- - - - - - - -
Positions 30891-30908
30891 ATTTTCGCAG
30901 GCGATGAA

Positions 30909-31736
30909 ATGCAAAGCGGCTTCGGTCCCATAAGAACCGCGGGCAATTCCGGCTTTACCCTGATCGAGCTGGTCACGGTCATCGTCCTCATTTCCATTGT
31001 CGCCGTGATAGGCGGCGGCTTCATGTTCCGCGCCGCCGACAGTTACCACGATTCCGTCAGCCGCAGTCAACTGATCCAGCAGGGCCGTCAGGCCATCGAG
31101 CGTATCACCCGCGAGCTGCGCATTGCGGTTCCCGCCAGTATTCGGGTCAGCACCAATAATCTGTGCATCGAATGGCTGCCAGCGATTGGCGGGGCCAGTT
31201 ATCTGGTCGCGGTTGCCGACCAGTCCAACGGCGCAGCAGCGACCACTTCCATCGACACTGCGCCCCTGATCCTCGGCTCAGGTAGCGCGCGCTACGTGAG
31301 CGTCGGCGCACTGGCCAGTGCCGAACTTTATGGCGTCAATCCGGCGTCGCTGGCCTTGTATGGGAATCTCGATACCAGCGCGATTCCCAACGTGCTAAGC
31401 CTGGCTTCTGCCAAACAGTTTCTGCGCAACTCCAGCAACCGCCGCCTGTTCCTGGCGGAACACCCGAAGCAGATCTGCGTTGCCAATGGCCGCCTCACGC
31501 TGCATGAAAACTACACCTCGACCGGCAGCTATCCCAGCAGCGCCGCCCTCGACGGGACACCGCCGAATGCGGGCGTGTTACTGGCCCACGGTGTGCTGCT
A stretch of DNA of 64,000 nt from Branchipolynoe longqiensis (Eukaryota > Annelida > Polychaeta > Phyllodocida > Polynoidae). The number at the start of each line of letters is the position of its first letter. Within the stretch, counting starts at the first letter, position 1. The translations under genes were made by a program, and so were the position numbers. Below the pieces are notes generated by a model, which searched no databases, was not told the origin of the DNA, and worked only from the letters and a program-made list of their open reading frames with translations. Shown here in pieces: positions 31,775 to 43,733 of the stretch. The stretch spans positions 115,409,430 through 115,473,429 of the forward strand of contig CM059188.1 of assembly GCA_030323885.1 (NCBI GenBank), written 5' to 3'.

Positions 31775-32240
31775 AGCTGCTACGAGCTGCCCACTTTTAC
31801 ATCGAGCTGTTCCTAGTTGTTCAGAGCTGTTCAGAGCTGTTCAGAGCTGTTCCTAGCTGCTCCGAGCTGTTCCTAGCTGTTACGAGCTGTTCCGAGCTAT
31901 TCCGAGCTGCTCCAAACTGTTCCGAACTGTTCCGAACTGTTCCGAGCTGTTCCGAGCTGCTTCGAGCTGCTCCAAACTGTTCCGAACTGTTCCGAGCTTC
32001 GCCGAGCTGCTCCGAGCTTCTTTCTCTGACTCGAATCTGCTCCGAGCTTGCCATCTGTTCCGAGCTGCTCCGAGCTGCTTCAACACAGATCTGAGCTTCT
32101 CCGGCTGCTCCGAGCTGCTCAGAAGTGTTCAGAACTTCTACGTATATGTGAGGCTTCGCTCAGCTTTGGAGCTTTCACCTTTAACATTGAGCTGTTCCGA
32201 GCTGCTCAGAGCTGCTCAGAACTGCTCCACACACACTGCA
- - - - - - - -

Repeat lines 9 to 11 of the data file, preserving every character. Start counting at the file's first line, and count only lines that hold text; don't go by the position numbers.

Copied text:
31301 CGTCGGCGCACTGGCCAGTGCCGAACTTTATGGCGTCAATCCGGCGTCGCTGGCCTTGTATGGGAATCTCGATACCAGCGCGATTCCCAACGTGCTAAGC
31401 CTGGCTTCTGCCAAACAGTTTCTGCGCAACTCCAGCAACCGCCGCCTGTTCCTGGCGGAACACCCGAAGCAGATCTGCGTTGCCAATGGCCGCCTCACGC
31501 TGCATGAAAACTACACCTCGACCGGCAGCTATCCCAGCAGCGCCGCCCTCGACGGGACACCGCCGAATGCGGGCGTGTTACTGGCCCACGGTGTGCTGCT